Sarah and Elizabeth
We all experience infertility space differently. Our journey’s are unique and at the end of the day our presence on this platform is also unique. With that said, I am so honored to share Elizabeth and Sarah's journey with you all. I learned so much about the LGBTQ community just by chatting with them, that I had so many more questions. Elizabeth and Sarah were so kind and answered all of them and have also given me the clear to share with all of you! So what better way to spread awareness on this last day of NIAW 2021 than to share with all of you everything they have to offer!
Sarah and Elizabeth are a same sex lesbian couple that started their reciprocal IVF journey in the summer of 2019. They had a successful FET in Feb 2020 right before the pandemic hit the US. In October 2020, they gave birth to their daughter Eliza.
How did you decide on a clinic? Did you choose one that was specifically LGBT inclusive? Sarah did a lot of research on clinics before choosing the Emory Reproductive Center in Atlanta. She started with the CDC ART Success Rates and fertilitysuccessrates.com. We were willing to travel anywhere for treatment and we were very lucky to find out Emory (we were living in Atlanta at the time) had the best success rates for our age and health background. Emory also specializes in LGBT family planning and we made sure to ask our doctor about her experience with lesbian couples during our consultation. We absolutely loved our doctor and felt very comfortable moving forward with her. How did you go about finding a sperm donor? Was it costly? Sarah also spent a lot of time researching donor sperm. (Are you starting to see a pattern? She’s the research arm of the relationship haha.) We ultimately chose to go with Fairfax because of the candidate we found. Since I (Elizabeth) was carrying Sarah’s egg, it was important for us to find a donor with a similar ethnic background. Fairfax offered face matching so we thought that was a cool feature. We also did not want a repeat of health issues between the donor's family and Sarah’s (like RA) and since Elizabeth was IgG positive, our donor also had to be positive. To be honest, when you consider all of the above, there are not a lot of options.
Each vial of sperm cost us $500 and Fairfax required you to buy a minimum of 2 vials. They only needed to use one after Sarah’s egg retrieval. The remaining sperm can be stored at our clinic for an additional cost of $500 per year.
Did you prefer IUI or IVF? We knew from the beginning that we wanted to do reciprocal IVF so IUI was never an option for us.
Did you need to involve attorneys for any of the steps? Since we used donor sperm through a sperm bank, all of the legality from the donor had already been handled. (If you choose a known donor you must work with your donor and an attorney to release the donor’s parental rights.) If you go on to a have a child via RIVF, in many states, the biological mother must adopt the child in order to have full parental rights. In other states, the gestational mother must adopt the child. The laws vary from state to state and so do the fees. Some states have forms you can fill out on your own while others require an attorney and sometimes even a home study must be completed before the parent can be “approved” for adoption. A lesbian attorney in Pennsylvania has started an organization, Connecting Rainbows that helps connect families with knowledgable attorneys in their state that she has personally vetted. Unfortunately there is a lot of misinformation out there and many family attorneys do not know the laws as it pertains to same-sex parents and their legal rights. How did you decide on who would carry the pregnancy? Sarah has never had the desire to carry and I was indifferent to it. During initial testing it was discovered that Sarah has abnormalities in her uterus that could result in a higher miscarriage rate. How did you decide on who would undergo egg retrieval? In order to prep for IVF and pregnancy, I stopped taking my antidepressants and ADHD medication 2 years prior*. While it was not easy, I am much happier and healthier now. Depression runs in my family and at the time when we were discussing eggs and donors, I did not feel comfortable possibly passing on my depression genes to our children. It also was important to Sarah to have a biological child. (*This was a personal goal of mine. Weaning of medications should also be done at the direction of your doctor. It is safe to remain on some drugs when TTC so always consult with your doctor first.) Were there any tests you had done before starting IVF to determine any of the above questions? In order to make sure our plan would work we had to complete the following: - Sarah (before egg retrieval) had blood work to check AMH levels, FSH and Estradiol and a transvaginal ultrasound (this is where they discovered her uterus condition). - Elizabeth (before transfer) had to complete blood work and a saline infusion sonogram (SIS). It was optional to check my Fallopian tubes with a Hysterosalpingogram (HSG) but we opted not to do this.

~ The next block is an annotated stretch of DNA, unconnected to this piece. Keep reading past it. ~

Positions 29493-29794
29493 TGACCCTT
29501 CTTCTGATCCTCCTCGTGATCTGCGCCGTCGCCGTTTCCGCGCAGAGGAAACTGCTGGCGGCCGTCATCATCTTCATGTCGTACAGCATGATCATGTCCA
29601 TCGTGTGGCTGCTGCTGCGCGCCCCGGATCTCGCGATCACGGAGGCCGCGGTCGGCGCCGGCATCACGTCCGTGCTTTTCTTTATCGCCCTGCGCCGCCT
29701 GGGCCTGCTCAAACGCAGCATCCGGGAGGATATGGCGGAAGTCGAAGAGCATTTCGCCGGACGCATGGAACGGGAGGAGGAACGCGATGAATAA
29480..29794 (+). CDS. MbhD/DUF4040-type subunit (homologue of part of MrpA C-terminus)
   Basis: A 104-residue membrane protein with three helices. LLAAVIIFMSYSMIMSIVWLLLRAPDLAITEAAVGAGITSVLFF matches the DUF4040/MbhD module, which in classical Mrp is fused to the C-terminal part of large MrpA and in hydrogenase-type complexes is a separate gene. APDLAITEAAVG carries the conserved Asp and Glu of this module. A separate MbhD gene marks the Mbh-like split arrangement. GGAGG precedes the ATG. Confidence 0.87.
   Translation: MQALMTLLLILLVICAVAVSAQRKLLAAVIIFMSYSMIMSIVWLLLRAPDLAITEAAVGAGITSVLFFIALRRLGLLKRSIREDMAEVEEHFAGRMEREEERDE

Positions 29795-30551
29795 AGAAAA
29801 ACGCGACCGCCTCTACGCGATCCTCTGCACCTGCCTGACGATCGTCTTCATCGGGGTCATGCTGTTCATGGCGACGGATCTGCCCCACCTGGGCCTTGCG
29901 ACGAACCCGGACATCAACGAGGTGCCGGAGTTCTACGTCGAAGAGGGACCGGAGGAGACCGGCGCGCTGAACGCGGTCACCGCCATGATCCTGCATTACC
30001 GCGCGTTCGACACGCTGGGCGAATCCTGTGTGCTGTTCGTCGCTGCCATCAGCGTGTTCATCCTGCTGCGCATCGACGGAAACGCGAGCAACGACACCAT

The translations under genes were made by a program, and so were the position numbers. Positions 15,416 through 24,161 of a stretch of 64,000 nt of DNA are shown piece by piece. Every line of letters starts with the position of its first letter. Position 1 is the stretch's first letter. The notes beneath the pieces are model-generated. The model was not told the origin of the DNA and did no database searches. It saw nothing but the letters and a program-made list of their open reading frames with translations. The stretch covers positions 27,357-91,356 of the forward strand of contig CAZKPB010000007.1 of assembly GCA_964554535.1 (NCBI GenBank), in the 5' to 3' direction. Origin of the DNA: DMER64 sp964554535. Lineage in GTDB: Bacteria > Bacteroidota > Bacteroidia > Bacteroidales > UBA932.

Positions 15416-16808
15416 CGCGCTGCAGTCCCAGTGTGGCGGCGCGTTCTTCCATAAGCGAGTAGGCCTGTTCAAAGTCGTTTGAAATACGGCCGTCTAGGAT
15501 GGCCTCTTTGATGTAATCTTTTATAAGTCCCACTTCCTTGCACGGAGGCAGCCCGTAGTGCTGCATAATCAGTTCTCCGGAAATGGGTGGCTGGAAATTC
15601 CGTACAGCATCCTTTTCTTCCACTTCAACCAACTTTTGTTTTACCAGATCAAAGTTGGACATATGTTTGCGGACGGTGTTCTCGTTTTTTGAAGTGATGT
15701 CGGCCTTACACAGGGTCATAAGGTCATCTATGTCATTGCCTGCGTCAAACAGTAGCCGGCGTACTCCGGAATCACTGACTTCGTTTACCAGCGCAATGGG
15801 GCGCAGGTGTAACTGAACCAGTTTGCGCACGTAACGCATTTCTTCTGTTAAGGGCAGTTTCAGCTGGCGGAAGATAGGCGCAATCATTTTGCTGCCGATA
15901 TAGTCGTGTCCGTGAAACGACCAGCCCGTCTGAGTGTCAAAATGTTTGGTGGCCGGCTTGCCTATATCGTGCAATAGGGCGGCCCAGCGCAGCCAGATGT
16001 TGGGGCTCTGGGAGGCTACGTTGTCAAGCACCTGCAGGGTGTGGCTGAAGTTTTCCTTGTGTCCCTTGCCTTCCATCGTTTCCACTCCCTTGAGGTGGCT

Are IVF or fertility treatments covered by insurance? It depends on your insurance coverage. We suggest calling your insurance company prior to starting treatments and asking to speak with a fertility specialist. Many insurance companies have a dedicated department. We had fertility coverage but it did not cover my transfer because it was considered surrogacy which is not covered. Our policy did cover a portion of Sarah’s egg retrieval and a portion of her stim drugs. How do you feel about your place in the infertility community? To be honest, while going through IVF I felt like a big phony in the community. I witnessed so much heartache and felt guilty that we had a successful transfer the first time. It’s hard to not play the comparison game even when it comes to suffering. This community has given me so much support and I try to give back as much as I can by helping others going through the IVF process. This community has brought me so many friendships and I am also thankful for the other same sex couples I have found here. What is something you wish you knew before starting fertility treatments that no one told you? We have a blog post on this topic but the hardest part for us was watching the numbers drop after egg retrieval. Our doctor warned us that attrition was normal and expected but it was still hard. How has having to go through IVF affected your relationship? While IVF was stressful, we tried to find humor in the process (mostly when my hormones started to fluctuate and I would cry for no reason). We administered each other's shots and made a nightly ritual out of it, always playing the same song. Those songs will always remind us of those times. By Sarah going through the egg retrieval process, she had so much more appreciation for what I was about to experience being pregnant. IVF taught us how to manage uncontrollable hormones and unexplainable mood swings which only continued through pregnancy and postpartum. How has going through IVF made you feel about being a lesbian in the infertility community? This community has really opened my eyes to all of the struggles so many face going through IVF and also the difficulties lesbians have when starting a family. We all know that IVF is physically and emotionally taxing for everyone but for lesbians, it is one of the only options we have to have a family (and none of the options are easy). Many lesbians start this journey thinking it will be a quick process and are shocked to find out how much time (and money) it takes. At times I felt like I did not belong in this community (due to my own insecurities) because our path to get here was different than the other stories I was seeing. You mentioned “Diblings” can you expand on that? Will you want your daughter to meet her donor siblings? Since we used donor sperm, our daughter has other children in the US that she is related to (when selecting our donor it was noted that his sperm had resulted in live births). There is a site that connects donor offspring and it is optional to register your child in a donor sibling registry (only after the child is born). This registry connects you with other families that share the same donor. Through this registry we have virtually met one of Eliza’s diblings (donor-siblings). We have exchanged emails and pictures and plan to meet in the near future. So far this is the only family we have been paired with but we hope there are more in the future. Some families choose to meet and even become extended family to each other while others exchange information for health reasons. There is a wide range of relationships between diblings. What has been the most rewarding part about being in this infertility/IVF community? What has been the hardest? The hardest part has been the comparison game - comparing protocols, comparing outcomes, comparing hurt, etc. The most rewarding part has been not feeling alone this process. IVF can feel very isolating if you do not know other people going through it. The best part for me was finding other people going through a transfer at the same time. I encourage everyone going through fertility treatment to find a solid support group - whether that is family, friends, or some of the amazing people in the instagram community.